Is niche marketing the future?

by Beth Day
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Consumers continue to search for products that feature clean labels and ingredients such as cage-free eggs and real butter.
 

Niche marketing can be an effective strategy for bakers and snack manufacturers to target a specific market segment or consumer demographic with high potential to connect with a product or brand. Many companies effectively use niche strategies in their overall marketing campaigns. It is an especially useful tool for smaller companies with limited budgets and products or services that are targeted toward a certain segment of the population.

Niche marketing is not for every brand. While large companies often use such strategies, it’s difficult for them to reposition well-known core products. Consumers have difficulty seeing them as something else.

“Niche consumers tend to gravitate to products that are created as ‘natural’ and ‘performance based,’ ” said Kara Nielsen, an independent trend market analyst who researches for firms like Packaged Facts. “There is an ¬≠‘authenticity gap’ when brands or companies try to replicate the success of another original product that offers new enticements. Not every brand can recreate the magic and gain customers if it just copies the success of some other product that successfully found a niche.”

For example, in the breakfast biscuit category, belVita, produced by Deerfield, IL-based Mondelez International, was positioned as a European, fiber-rich healthy breakfast alternative. It also met demand for increased snacking, on-the-go portability and portion control.

“Other brands tried to capitalize on these newly popular characteristics, and now there’s every kind of breakfast biscuit to meet this same niche market,” Ms. Nielsen said. “While copycat products won’t ¬≠necessarily attract true niche consumers, they can bring brand-loyal users into a niche experience.”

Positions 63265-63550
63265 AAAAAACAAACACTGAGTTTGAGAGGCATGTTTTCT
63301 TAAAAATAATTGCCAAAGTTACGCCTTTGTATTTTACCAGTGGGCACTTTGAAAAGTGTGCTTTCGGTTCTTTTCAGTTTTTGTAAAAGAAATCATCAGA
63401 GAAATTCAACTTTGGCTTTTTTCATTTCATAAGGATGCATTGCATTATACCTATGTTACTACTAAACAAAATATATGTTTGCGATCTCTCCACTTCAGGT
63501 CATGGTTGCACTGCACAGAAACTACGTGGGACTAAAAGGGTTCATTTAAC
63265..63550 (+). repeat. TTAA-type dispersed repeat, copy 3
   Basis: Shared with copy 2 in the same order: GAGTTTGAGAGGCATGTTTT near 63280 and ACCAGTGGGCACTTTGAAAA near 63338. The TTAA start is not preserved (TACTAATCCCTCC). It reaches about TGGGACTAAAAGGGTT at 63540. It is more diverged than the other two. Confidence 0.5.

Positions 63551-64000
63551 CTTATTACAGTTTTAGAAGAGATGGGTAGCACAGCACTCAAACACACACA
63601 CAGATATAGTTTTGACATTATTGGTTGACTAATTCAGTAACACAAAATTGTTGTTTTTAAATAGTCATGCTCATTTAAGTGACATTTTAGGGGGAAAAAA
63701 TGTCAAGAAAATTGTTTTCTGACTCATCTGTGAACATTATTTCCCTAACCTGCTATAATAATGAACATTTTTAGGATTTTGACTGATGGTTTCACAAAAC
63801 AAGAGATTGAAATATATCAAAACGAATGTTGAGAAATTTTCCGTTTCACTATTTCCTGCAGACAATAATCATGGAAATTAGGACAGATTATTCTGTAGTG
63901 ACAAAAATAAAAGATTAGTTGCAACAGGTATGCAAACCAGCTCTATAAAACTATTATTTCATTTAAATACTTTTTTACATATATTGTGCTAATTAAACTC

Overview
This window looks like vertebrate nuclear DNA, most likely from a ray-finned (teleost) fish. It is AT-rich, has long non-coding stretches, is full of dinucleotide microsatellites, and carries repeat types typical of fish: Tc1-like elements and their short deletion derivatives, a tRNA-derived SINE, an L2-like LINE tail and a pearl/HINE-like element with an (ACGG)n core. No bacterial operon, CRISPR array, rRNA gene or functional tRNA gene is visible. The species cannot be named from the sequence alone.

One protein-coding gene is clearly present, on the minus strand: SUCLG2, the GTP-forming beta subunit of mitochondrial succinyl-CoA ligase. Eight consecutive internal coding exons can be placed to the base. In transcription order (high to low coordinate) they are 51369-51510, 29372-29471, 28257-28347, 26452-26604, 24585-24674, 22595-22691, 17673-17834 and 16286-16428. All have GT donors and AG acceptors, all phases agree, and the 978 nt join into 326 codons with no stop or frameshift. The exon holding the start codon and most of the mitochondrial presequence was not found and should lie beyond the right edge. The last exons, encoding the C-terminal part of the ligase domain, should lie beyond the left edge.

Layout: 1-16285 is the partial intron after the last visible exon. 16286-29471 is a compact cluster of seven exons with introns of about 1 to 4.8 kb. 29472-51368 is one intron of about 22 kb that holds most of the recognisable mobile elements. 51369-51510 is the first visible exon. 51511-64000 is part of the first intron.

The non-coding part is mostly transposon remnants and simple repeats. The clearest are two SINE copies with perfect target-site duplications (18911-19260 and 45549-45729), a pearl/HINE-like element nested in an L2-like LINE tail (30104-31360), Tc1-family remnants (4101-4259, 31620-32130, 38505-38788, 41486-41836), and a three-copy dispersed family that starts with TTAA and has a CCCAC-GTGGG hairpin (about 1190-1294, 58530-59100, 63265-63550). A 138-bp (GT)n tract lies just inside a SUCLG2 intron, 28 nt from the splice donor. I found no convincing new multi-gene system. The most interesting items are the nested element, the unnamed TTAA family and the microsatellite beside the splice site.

Food manufacturers must identify a target niche and then market their product’s features to satisfy the specific need while considering price, production, quality and customer demographics.

“The most important thing is to understand who your target is,” said Cara Figgins, vice-president, Partners, A Tasteful Choice Co., Kent, WA. “Once you know that, then you can focus on marketing different features and benefits of the product or change the packaging or other characteristics to better position it.”

Today’s niche products focus on healthy attributes and active lifestyles.
 

Looking for authenticity

Smaller companies can compete with the larger ones because they have more product development flexibility and usually deploy tech-savvy marketing campaigns to introduce products, according to Innova Market Insights’ 2016 Top 10 Trends. Small companies tend to do one thing, but they do it well, and this appeals to the millennial need for authenticity.

“Millennials tend to buy products from smaller entrepreneurs or start-ups they feel are more authentic,” Ms. Nielsen said. “These entrepreneurs usually create products starting with a vision to fulfill a personal need, tell a story, improve on current products, or meet dietary needs and issues, like allergy or gluten-free.”